Since Sammy has his own vehicle now, a full-time job, and has graduated college, he has his own car insurance. Some of the lingo and decisions he had to make confused him.
“What’s a deductible?” he asked.
I tried to quickly tell him what that meant, and after a few words his eyes glossed over and he was clearly not absorbing any of it. I think it will work better if I type it, so here it goes:
If something happens to your vehicle or because of your vehicle and you have to make a claim, the deductible is what you subtract from the claim total amount. For example:
If the cost of repairs, damage to property, or injury is $1000:
- If you have a $100 deductible, your insurance will cover $900 of the total.
- If you have a $250 deductible, your insurance will cover $750 of the total.
- If you have a $500 deductible, your insurance will cover $500 of the total.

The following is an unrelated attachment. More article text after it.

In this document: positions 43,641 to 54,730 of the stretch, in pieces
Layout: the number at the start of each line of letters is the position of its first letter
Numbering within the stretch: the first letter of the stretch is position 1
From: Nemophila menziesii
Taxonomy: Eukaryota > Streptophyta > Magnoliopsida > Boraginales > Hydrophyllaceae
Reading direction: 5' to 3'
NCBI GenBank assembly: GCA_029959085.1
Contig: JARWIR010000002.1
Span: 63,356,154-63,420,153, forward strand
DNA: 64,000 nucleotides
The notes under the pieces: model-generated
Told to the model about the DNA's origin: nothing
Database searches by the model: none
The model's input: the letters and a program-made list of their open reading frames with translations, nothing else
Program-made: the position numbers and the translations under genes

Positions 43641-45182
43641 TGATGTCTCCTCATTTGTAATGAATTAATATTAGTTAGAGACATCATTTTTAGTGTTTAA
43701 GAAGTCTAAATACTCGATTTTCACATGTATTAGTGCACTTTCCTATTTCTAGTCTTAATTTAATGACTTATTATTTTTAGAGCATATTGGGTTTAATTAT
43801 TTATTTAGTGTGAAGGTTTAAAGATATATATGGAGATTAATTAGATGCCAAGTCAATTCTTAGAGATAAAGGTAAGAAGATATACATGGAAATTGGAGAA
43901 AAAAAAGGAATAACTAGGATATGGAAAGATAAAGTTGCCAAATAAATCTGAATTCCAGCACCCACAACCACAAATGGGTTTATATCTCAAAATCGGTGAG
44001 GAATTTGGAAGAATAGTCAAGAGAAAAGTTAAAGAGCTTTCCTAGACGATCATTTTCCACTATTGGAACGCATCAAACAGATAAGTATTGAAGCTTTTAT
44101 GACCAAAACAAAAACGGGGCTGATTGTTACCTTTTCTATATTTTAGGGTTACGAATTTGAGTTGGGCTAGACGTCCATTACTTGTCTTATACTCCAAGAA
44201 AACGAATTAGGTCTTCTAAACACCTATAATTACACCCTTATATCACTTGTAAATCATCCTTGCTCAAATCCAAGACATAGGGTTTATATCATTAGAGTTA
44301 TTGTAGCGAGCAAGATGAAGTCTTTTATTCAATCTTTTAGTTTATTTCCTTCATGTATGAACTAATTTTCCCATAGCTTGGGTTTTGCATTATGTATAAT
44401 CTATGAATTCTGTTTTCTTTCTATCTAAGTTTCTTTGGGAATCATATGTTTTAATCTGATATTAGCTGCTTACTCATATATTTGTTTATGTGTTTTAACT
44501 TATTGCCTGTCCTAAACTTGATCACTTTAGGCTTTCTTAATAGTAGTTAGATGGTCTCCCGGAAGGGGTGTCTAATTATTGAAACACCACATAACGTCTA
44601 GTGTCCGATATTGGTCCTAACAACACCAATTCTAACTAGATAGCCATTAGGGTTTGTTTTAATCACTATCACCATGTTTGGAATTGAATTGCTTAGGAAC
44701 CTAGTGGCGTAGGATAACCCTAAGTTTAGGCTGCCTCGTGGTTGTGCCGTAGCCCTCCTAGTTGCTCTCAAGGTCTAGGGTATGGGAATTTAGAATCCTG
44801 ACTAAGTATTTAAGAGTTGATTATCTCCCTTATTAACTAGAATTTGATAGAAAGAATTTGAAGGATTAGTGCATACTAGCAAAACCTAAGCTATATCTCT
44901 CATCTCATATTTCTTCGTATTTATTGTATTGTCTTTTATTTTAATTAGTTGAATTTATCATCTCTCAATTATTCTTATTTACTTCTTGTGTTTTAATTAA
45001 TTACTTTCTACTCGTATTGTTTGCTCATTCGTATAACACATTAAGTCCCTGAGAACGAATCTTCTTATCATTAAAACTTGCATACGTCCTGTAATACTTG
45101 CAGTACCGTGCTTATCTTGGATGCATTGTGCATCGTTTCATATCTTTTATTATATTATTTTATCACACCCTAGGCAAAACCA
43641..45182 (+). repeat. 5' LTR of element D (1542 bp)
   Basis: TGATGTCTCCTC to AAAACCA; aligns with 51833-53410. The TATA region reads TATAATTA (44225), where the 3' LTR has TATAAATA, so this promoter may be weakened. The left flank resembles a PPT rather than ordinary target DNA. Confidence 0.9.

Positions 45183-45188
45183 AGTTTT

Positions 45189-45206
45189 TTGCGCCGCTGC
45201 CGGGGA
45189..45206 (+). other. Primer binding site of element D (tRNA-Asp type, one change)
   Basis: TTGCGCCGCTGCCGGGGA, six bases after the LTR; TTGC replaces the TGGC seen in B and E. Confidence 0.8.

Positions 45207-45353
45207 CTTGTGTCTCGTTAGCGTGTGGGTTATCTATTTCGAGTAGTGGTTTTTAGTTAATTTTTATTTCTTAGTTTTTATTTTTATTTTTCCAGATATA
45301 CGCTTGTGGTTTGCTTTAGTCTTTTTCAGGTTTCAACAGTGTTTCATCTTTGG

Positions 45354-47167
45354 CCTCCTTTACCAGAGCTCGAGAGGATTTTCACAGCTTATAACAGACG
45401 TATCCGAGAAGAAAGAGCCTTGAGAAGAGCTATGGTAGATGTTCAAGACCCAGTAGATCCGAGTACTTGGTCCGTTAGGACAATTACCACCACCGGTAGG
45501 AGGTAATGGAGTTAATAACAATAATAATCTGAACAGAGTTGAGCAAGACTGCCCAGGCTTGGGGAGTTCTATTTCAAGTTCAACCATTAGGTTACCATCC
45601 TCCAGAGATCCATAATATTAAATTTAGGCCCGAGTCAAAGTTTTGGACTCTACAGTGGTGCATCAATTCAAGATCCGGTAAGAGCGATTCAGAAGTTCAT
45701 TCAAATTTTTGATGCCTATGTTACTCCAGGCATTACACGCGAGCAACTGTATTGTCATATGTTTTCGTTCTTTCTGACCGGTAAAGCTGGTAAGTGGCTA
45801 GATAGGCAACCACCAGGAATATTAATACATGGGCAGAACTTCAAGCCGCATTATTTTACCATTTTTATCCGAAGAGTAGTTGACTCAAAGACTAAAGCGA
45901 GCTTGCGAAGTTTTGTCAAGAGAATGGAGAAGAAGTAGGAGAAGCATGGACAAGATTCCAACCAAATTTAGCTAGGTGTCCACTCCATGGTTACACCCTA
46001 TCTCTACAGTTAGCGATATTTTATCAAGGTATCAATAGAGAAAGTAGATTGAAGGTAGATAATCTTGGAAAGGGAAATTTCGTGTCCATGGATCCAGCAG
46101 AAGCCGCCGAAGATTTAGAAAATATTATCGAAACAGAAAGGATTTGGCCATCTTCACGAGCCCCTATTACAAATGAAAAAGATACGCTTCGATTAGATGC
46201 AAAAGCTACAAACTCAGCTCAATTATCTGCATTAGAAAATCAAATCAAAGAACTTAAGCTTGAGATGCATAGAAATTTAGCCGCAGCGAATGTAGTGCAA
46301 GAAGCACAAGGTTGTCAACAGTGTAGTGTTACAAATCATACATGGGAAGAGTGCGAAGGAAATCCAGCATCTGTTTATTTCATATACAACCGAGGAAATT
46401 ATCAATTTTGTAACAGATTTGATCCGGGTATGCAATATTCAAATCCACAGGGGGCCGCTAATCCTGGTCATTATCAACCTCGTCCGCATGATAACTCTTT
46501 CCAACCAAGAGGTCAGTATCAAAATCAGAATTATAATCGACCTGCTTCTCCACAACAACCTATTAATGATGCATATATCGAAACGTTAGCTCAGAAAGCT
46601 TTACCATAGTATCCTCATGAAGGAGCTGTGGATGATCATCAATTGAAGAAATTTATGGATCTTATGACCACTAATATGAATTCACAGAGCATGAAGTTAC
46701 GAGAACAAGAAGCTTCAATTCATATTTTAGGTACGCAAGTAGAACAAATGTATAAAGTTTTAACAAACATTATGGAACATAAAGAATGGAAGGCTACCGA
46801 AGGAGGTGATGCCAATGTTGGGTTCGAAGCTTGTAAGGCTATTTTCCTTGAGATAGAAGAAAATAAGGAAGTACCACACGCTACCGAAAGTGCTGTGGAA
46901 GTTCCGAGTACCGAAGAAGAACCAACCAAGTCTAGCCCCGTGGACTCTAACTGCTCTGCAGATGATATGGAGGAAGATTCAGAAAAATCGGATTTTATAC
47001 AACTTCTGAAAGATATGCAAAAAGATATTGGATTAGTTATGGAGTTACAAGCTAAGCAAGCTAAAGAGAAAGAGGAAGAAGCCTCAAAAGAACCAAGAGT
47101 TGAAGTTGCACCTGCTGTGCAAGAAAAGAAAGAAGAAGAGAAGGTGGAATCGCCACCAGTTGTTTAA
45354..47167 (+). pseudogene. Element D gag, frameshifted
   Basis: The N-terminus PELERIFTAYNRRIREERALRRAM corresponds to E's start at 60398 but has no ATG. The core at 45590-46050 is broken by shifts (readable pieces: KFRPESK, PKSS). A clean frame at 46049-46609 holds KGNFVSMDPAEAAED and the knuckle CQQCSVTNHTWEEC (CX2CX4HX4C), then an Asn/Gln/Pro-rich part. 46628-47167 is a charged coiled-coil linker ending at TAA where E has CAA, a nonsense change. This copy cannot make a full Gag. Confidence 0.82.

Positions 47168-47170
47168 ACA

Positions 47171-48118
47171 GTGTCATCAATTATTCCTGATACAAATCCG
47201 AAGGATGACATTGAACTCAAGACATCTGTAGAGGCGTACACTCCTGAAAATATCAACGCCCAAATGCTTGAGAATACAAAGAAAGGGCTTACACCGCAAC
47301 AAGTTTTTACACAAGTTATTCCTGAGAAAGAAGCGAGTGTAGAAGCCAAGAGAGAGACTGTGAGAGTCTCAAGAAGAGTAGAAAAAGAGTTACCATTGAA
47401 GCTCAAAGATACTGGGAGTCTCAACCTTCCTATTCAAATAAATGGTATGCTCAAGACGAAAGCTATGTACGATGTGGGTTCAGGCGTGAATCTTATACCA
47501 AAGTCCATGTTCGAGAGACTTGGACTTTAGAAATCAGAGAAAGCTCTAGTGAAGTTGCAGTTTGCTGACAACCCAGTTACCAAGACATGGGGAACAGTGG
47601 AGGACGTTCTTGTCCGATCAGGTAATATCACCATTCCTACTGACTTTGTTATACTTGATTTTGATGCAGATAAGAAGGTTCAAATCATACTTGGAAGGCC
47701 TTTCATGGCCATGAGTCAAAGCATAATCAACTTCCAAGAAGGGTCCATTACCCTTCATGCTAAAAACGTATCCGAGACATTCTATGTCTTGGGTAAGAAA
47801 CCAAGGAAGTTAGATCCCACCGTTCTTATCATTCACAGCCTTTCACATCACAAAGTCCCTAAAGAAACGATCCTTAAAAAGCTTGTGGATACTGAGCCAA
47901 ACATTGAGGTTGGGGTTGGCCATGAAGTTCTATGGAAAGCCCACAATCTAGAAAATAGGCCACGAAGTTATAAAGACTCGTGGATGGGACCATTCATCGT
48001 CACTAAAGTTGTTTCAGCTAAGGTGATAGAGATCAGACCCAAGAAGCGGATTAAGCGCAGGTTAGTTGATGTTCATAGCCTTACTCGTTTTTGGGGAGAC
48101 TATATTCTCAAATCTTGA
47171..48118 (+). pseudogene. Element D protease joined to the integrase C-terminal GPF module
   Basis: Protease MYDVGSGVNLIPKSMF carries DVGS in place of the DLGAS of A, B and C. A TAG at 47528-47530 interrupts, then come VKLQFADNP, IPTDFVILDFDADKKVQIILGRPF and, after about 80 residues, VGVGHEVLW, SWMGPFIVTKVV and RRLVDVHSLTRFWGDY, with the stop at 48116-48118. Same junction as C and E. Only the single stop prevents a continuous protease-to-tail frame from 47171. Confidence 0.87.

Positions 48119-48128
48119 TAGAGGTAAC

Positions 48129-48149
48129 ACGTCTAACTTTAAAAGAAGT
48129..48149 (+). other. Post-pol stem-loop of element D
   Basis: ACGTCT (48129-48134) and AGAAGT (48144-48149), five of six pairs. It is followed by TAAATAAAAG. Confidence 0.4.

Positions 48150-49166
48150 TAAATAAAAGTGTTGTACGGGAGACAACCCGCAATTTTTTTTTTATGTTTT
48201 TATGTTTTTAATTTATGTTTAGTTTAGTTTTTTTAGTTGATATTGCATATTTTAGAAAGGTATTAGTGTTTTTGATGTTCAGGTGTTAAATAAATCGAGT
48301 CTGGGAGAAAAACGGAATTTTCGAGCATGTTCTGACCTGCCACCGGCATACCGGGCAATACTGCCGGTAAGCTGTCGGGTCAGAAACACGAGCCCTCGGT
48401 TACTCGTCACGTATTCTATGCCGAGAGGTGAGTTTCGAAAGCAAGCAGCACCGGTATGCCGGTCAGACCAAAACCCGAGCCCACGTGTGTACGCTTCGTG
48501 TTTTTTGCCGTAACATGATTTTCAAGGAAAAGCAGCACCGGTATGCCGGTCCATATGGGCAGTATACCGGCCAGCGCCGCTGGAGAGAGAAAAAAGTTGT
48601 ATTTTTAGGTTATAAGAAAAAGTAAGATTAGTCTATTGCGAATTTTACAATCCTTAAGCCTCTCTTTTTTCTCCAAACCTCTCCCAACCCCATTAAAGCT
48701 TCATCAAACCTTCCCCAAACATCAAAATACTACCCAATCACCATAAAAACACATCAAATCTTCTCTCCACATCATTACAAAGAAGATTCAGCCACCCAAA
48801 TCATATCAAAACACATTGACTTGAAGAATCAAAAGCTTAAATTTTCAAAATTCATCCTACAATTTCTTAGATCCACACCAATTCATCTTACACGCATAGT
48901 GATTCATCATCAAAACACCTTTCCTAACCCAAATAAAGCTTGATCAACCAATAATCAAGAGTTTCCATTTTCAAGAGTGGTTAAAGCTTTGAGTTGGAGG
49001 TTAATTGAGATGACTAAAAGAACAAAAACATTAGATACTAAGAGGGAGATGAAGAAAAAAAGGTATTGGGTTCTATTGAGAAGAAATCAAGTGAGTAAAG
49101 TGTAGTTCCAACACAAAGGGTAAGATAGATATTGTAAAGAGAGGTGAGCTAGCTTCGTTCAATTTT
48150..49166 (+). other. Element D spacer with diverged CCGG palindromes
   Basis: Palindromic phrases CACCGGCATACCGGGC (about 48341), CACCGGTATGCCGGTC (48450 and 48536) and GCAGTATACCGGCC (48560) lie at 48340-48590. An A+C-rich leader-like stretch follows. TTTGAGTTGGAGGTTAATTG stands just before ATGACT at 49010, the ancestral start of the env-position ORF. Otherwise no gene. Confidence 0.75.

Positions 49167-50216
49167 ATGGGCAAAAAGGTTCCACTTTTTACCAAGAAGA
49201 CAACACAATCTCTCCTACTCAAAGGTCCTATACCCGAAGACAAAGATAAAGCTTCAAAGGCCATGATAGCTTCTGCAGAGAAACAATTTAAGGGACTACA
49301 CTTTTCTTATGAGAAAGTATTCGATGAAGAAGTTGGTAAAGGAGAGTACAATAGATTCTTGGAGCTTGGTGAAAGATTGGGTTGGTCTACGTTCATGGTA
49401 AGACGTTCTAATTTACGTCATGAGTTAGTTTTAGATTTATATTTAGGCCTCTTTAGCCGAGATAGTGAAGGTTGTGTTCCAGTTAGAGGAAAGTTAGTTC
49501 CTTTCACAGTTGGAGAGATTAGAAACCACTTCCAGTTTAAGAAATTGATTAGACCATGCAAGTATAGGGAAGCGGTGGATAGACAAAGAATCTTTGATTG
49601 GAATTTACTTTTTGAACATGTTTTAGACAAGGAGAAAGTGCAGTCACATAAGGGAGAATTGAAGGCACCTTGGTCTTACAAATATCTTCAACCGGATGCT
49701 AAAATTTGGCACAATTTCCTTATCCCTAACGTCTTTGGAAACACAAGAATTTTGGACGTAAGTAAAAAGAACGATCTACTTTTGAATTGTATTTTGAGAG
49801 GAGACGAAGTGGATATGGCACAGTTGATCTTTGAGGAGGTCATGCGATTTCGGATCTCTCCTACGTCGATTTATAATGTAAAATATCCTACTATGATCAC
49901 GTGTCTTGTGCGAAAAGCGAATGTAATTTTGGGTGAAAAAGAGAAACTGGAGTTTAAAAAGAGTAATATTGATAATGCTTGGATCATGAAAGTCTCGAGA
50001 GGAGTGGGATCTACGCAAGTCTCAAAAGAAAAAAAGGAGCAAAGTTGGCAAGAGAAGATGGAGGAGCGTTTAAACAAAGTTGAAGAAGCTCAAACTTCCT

The lower the deductible you decide to have on your policy the better the payout will be if there is an accident, but it will cost you more on your monthly payments. Yes, it would be better to save the money each month and keep some aside for emergencies, but a lower deductible guarantees you won’t have issues paying out if need be because, let’s be honest, good intentions to save the money are not easy to stick to.
That’s all for my insurance speech concerning deductibles. Book mark this page, sons.
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